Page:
Lovett, M.C. (2002). Problem Solving. In H. Pashler & D. Medin (Eds.),Stevens’ Handbook of Experimental Psychology: Memory and Cognitive Processes. New York: John Wiley & Sons.

Decision making. (2005, November 17). Wikipedia, The Free Encyclopedia. Retrieved December 1, 2005 from

Fischer, G. (2000). User Modeling in Human-Computer Interaction. User Modeling and User-Adapted Interaction, 11, 65-86.

The Lazy IA’s Guide to Making Sitemaps

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“I would suggest that making sure the little boxes line up is a waste of an IA’s mental abilities. … So what is an IA to do?”

This article further develops the excellent Automating Diagrams with Visio by Michael Angeles.

Sitemaps are common deliverables, desired by clients who want a visual representation of a site. Since they are rarely used to make decisions, information architects may not consider them the valuable tools they are. The effort required to make and maintain them requires time that might be better used elsewhere. In fact, I would suggest that making sure the little boxes line up is a waste of an IA’s mental abilities.

Especially when your sitemap looks like this.

So what is an IA to do? Turn to Excel, of course. Storing sitemap data in a structured data format such as Microsoft Excel makes the data easy to edit, easy to share with the team, and easy to elaborate on (e.g., adding example notes and URLs that may not be appropriate for the map itself). Unfortunately, this approach requires maintaining a spreadsheet in addition to maintaining the visual sitemap.

Or does it?

This article includes step-by-step instructions on how to make sitemaps with:
1. Excel and Visio 2000 or Visio 2003 (Windows only)
2. Word and Inspiration (Mac OS and Windows)

Use these lazy techniques and spend your time on better and more interesting problems than lining up little boxes!


I’ve chosen these three options because they use standard applications that store the sitemap data in a format that can be edited by non-IAs. Each option demonstrates how you can store the data in the first format (Excel or Word) and import it into the second program (Visio or Inspiration) to—Voila!—create the sitemap.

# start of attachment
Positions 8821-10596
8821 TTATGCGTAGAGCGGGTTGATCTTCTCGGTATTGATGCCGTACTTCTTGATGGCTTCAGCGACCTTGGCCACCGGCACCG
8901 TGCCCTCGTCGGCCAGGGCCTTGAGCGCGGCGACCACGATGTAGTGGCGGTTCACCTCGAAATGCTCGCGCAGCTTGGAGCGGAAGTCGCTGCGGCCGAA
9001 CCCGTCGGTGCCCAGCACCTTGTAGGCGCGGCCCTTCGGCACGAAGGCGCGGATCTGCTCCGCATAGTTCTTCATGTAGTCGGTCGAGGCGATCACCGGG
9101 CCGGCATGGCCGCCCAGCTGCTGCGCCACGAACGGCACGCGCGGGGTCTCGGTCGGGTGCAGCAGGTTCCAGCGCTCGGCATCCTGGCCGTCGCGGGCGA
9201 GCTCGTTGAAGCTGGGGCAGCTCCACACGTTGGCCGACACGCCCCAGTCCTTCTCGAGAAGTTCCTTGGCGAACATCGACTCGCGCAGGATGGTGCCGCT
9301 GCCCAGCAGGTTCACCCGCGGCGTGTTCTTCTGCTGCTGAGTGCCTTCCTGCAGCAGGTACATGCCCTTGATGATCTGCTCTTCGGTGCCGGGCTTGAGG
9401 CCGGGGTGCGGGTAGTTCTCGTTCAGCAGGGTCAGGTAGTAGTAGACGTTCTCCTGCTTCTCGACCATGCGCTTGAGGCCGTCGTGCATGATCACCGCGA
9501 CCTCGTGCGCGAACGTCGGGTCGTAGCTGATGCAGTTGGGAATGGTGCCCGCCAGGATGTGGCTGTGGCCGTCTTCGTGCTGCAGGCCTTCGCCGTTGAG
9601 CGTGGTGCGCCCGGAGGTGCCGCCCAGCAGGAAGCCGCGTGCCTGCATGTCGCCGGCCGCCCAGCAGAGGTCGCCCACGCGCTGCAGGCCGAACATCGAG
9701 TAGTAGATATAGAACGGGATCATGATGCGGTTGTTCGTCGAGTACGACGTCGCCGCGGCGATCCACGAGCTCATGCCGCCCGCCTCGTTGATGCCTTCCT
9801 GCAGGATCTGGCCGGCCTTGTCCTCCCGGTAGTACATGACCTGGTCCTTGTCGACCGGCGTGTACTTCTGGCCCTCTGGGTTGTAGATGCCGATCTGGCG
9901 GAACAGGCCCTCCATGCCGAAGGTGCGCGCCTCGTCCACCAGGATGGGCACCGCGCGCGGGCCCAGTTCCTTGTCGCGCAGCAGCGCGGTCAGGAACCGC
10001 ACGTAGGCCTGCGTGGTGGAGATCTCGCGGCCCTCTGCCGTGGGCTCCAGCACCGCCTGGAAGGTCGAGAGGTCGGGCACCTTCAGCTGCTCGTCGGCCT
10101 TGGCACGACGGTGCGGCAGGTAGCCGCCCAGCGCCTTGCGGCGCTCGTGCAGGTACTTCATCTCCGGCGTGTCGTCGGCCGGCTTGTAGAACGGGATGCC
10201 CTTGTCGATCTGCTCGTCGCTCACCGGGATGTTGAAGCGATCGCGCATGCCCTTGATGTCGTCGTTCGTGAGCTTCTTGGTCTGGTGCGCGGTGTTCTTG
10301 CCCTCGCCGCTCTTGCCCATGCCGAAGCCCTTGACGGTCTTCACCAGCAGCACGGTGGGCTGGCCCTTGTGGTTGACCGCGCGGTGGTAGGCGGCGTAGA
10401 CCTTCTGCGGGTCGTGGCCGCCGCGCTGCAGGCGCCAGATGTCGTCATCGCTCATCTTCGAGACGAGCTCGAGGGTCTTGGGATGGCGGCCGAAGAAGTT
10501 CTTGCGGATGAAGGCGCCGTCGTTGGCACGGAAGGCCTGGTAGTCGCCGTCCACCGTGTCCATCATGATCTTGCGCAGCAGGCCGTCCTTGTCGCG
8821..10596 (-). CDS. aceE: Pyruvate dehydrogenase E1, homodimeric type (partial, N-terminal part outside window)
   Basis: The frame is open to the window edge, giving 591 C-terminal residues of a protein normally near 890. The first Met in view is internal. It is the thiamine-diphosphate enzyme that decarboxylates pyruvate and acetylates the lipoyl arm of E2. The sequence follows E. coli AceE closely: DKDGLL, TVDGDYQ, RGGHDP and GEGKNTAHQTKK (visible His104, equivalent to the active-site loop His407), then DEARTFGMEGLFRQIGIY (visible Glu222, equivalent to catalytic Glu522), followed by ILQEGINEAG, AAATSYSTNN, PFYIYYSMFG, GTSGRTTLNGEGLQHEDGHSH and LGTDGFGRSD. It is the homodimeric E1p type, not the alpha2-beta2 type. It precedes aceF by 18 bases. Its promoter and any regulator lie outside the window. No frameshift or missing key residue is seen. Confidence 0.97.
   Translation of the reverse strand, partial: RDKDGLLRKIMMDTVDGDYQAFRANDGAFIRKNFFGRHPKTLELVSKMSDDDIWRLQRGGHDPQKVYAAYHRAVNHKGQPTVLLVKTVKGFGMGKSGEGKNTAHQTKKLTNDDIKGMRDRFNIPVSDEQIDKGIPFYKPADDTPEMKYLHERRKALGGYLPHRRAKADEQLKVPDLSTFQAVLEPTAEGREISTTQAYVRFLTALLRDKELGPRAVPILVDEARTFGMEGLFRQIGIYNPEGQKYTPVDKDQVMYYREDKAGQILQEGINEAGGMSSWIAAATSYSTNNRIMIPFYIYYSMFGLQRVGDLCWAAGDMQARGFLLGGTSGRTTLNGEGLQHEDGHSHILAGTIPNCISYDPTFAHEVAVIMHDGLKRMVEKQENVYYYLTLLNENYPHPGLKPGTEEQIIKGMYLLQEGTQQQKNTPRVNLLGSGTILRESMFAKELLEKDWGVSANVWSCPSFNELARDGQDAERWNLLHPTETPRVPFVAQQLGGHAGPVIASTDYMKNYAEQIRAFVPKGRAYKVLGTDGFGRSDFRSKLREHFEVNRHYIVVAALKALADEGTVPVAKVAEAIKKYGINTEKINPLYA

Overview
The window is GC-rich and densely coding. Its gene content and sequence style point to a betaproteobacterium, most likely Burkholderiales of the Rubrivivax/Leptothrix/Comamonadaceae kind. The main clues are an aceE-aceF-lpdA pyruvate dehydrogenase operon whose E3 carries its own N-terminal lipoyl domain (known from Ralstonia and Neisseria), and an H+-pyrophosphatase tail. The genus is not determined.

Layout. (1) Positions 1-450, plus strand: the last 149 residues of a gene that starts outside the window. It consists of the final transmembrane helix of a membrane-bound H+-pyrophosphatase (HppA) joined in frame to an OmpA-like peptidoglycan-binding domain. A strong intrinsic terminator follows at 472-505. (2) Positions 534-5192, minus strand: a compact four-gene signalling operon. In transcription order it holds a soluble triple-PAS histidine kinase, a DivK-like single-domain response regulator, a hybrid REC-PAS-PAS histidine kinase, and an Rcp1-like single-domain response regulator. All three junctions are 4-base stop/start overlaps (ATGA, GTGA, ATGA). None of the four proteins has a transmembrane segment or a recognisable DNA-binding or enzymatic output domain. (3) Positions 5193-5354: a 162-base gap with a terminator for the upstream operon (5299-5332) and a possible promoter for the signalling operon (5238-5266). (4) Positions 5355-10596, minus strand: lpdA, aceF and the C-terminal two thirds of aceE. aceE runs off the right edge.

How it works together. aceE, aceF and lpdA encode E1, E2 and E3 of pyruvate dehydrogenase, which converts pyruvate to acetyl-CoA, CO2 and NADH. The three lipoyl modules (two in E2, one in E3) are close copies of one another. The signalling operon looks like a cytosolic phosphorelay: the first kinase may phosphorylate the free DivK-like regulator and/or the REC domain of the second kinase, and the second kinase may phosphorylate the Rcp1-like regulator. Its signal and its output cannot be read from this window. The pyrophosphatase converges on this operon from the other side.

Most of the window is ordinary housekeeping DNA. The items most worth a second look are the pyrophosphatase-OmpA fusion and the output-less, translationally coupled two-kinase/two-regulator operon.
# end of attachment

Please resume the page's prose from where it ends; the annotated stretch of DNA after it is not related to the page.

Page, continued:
You can use this zip file to access all the templates referenced in this article. I suggest doing the exercise once with the sample file to get the hang of it, then editing that file to your needs. The Excel spreadsheet has been written to do some semi-fancy calculations to let you store your data on the import sheet in a nice format and to output Visio-readable data on the output sheet.

1. Only edit data on the Input page.
2. Eliminate blank rows in the middle of your data.
3. The top sitemap box must be in field A2.
4. The template is defined for up to 200 elements

Technique 1: Excel and Visio 2000 / 2003

This approach uses the import data feature of Visio 2000 (Note that this feature has been removed in Visio 2003) and (mis)uses the “Organization Chart Wizard” from Visio 2003. You store and manage the sitemap data (the list of links in a structured organization) in Microsoft Excel, save it as a text file, and import it into Visio for quick visualization.

Step 1: Enter your sitemap data in the “Input” sheet in the file “template_for_visio_2000_and_2003.xls.”


For Visio 2003, proceed to the variation below.

Step 2: Go to the “Output for Visio 2000” sheet (and pay it no mind).

Save as Type “Text (tab delimited).”

You will see two alerts. Click OK and Yes.


Close the file. You may get the alerts again, hit “OK” and “Yes.” Closing the file is actually important!

Step 3: Open Visio 2000. Click “Open.” Choose Files of Type “Text (.txt, .csv).” Choose the file you just saved.

Step 4: When the dialog box pops up, set Field separator to [Tab] Text Delimiter to “Comment Character to ;. Click “OK.”

Step 5: A sitemap! Edit your sitemap to suit your fancy.

Variation for Visio 2003

Step 2: Click on the Sheet tab “Output Visio 2003” (and pay it no mind). Save the Excel file and close it.

Open Visio 2003. Select the “Organization Chart Wizard.”